Whether I grill meat, poultry or fish, I often add a few other foods to grill: thick rounds of eggplants, thick slabs of summer squash, thick slices of partially cooked unpeeled potatoes to name a few, all generously oiled to promote browning and prevent sticking. On a hot fire sausage, one-serving pieces of marinated meat or boneless poultry takes no more than three or four minutes per side. Fish less, two to two-and-half minutes. Vegetables take about the same, three to five minutes each side.

I haven’t found that using two-stage fire (one side hotter than the other) has any benefit—it’s just another unnecessary step.

In the winter I continue grilling, though less frequently, in my wood stove, setting a small home-made wire stand inside and above the glowing hardwood ashes.

Friday, July 19, 2013


The international movement promoting “slow food” is a backlash against the fast and unstoppable tumor-like worldwide growth of fast foods.

Is fast food bad? If so, why do millions grab it daily throughout the globe, rejecting their traditional food heritage? No one will argue that fast food is not particularly good food yet fast food is exactly what its creators intended it to be—fast, cheap and quick. Some of the foods served at these fast food establishments are not even bad—give a choice to almost any youngster and the answer is invariably yes, mostly thanks to high oil and salt contents, both having addictive propensities.

Very few fast food items you could prepare home easily and most would not come up to those served in fast-food joints. Think about pizza, french fries, deep-fried chicken, burrito or donut. Without the high temperature of a pizza oven, your pizza (even having the best ingredients) is not as good as in a good pizza parlor. Deep-frying at home is messy, smelly and quite a chore plus plenty of wasted oil. You cannot maintain the critical high oil temperature without a gallon of oil and the accurate thermostat of a commercial deep-fryer. Try home-made donuts and you will see what I mean. Besides, to prepare raised donuts will take you hours from flour to finished donuts.


What is slow food? It’s a movement born in Italy in 1986 when McDonald attempted yet another outlet smack on Rome’s famed Piazza de Spagna. The group was unsuccessful to fight the Golden Arches but Slow Food movement continued on and gained followers particularly in Europe. North Americans started to organize too, but with modest success.

The Slow Food movement is international with many local chapters called convivia. Their purpose is not to cook food slowly but to counter fast foods favoring small local, traditional restaurants, buying at farmers’ markets, visiting local small food processors, wineries, artisan food producers, even helping pick produce, pruning vines in vineyards and generally promoting age-old culinary traditions that least harm the environment.

Their proposal to revive two- and three-hour lunches was not a joke. This all sounds good. But supporting such a notion, when will you have time to take the car for a tune-up, call the plumber to unplug the drain, drop one of the kids off at soccer game while you pick up the second from ballet, spend hours on weekly shopping, the laundry, the bills, the vet and the scores of other chores on the To Do list. Plus put in a decent week’s work.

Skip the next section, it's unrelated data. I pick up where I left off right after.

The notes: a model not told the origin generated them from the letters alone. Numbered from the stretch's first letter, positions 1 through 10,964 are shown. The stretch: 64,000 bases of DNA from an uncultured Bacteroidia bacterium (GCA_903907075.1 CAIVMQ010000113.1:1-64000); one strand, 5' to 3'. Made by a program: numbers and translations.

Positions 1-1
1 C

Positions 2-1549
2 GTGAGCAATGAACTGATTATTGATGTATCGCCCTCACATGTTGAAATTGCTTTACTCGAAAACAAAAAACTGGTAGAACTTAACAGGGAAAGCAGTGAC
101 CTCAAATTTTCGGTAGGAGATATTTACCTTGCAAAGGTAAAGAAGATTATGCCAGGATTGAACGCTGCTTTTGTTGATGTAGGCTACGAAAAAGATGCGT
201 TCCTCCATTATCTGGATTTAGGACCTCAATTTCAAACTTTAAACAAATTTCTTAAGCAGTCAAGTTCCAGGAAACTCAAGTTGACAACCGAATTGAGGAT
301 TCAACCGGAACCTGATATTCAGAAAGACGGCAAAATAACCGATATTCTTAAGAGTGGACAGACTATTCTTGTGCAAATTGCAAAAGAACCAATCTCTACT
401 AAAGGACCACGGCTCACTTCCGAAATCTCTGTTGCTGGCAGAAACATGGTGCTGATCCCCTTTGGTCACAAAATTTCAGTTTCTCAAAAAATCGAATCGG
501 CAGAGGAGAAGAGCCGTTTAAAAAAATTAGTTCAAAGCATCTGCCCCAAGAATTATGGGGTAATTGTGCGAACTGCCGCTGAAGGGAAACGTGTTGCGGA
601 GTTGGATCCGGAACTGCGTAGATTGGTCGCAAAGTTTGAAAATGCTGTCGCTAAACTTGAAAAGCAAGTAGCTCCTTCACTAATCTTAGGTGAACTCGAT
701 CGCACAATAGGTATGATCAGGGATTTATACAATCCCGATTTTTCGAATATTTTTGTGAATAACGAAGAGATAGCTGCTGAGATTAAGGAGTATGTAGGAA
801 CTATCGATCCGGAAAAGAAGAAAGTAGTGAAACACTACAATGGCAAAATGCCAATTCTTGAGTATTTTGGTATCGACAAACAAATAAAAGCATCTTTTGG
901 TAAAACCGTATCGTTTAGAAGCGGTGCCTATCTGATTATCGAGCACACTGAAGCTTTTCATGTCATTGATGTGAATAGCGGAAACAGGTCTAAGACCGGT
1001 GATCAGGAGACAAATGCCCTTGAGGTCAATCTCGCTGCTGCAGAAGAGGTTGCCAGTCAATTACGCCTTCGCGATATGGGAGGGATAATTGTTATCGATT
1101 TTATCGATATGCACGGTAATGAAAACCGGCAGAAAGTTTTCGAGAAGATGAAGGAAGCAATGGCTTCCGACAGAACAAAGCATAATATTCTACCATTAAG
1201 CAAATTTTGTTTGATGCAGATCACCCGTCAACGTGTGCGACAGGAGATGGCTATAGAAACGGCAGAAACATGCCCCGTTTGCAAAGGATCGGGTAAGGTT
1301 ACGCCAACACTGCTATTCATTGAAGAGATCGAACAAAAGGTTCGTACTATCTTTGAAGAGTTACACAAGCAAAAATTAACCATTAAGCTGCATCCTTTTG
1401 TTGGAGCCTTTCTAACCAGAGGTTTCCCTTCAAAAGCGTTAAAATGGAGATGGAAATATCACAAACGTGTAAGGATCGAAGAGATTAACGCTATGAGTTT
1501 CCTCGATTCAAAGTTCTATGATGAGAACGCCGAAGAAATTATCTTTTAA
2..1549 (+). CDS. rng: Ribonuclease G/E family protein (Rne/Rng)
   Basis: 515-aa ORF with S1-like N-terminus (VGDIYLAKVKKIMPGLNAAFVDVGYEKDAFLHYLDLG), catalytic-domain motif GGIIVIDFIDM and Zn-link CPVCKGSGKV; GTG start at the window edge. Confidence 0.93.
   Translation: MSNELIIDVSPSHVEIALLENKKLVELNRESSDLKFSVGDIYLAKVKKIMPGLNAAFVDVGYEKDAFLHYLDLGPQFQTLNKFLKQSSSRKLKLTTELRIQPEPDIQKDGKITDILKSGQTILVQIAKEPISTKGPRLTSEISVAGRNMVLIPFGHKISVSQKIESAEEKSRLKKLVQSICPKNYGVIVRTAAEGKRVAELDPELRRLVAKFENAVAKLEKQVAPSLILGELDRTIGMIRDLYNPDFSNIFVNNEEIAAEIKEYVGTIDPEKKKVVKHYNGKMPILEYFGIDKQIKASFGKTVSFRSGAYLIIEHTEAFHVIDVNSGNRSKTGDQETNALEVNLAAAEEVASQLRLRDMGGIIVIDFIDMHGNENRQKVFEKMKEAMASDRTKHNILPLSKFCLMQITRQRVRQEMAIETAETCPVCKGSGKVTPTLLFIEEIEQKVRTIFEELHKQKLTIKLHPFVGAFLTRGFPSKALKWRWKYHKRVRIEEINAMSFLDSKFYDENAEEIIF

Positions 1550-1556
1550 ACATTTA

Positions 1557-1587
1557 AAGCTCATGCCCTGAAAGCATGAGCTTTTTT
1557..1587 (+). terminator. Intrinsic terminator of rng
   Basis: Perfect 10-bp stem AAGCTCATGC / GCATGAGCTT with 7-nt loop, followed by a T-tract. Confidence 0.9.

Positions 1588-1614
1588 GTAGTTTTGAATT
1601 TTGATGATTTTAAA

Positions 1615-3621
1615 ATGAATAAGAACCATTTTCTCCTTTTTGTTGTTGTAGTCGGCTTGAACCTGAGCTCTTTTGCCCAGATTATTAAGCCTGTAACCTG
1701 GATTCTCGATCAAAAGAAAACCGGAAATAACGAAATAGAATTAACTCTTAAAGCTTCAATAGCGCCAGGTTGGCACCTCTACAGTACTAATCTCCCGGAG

It appears that the slow food philosophy is perfect for the gastronomic elitists with plenty of time and money to spare. It’s a movement a tiny slice of modern society is able to afford yet it doesn’t mean the rest of us ought to live on fast food. There is a middle ground somewhere.


Now more and more of us realize that while living on fast food we miss out on one of the greatest pleasures in life—good food, good eating in good company. There is only one way to enjoy the social pleasure of a family, a friend or a partner sharing a meal with you at least once a day—the slow food way at home—cooking a meal using quality ingredient while taking time to prepare food you are proud to serve. But two- to three-hour meals? Let the rich snobs and retired have them.

If you enjoy cooking, your task is easier. If you would rather eat than cook, it is more difficult. Whatever your preference, highly organized, efficient kitchen setup, kitchen work and basic cooking knowledge are all important keys.

Efficiency and organization may come naturally to you or you may have to work on them but basic cooking knowledge must be learned. If you don’t have it, spend some time to learn it from books followed with practice in the kitchen. Your best bet is simple cookbooks that are not all recipes but which explain the whys and hows of food and cooking while giving you simple and good recipes with ingredients readily available at most markets. Your goal is to prepare a good, complete “slow food” meal spending not much more than one hour in the kitchen.

Invest in good kitchen equipment: pots and pans, knives, cutting boards, all essential gadgets and small appliances. Keep all in good working order, particularly your knives that should be scalpel sharp at all times. Learn the few commonly used techniques: chopping onion and garlic, cutting up vegetables and meat, browning, sautéing, grilling. Be certain never, ever to run out of supplies.

Have a basic, well-organized repertoire of recipes. Three to five tried out and good recipes from each major food group is a good start. This includes three or four from each type of meat you like to serve, vegetables, starchy side dishes, soups, salads, desserts and breakfast foods. Once you have collected a minimum quota, you have a collection of some 25 to 30 recipes to which you can fall back on any time. From here you can further build your repertoire with new recipes whenever you have leisure time to cook.

Slow food cooking also means avoiding shortcuts, avoiding prepared ingredients. Generally, the faster the cooking, the weaker the result. Take coffee makers. The manufacturers had no choice; coffee makers have to be almost instant with minimal waiting for the hot brew.  But speed costs flavor. To extract the most from your coffee beans, the water must be at certain temperature (few degrees below boiling) and must slowly filter through the coffee grounds. Speed up the process and the water leaves some of the flavor ingredients behind in the wet coffee grounds.

Or take meat. Virtually in any meat dish recipe the first step is browning. Shortcut recipes leave this step out, saving you time and a lot of cleanup work. But myriad of flavor components in meat only develop through the high heat of browning.

Slow food our way is for you and me because that is the only way to get full enjoyment out of food and eating. Share delicious slow food meals daily with someone in your home.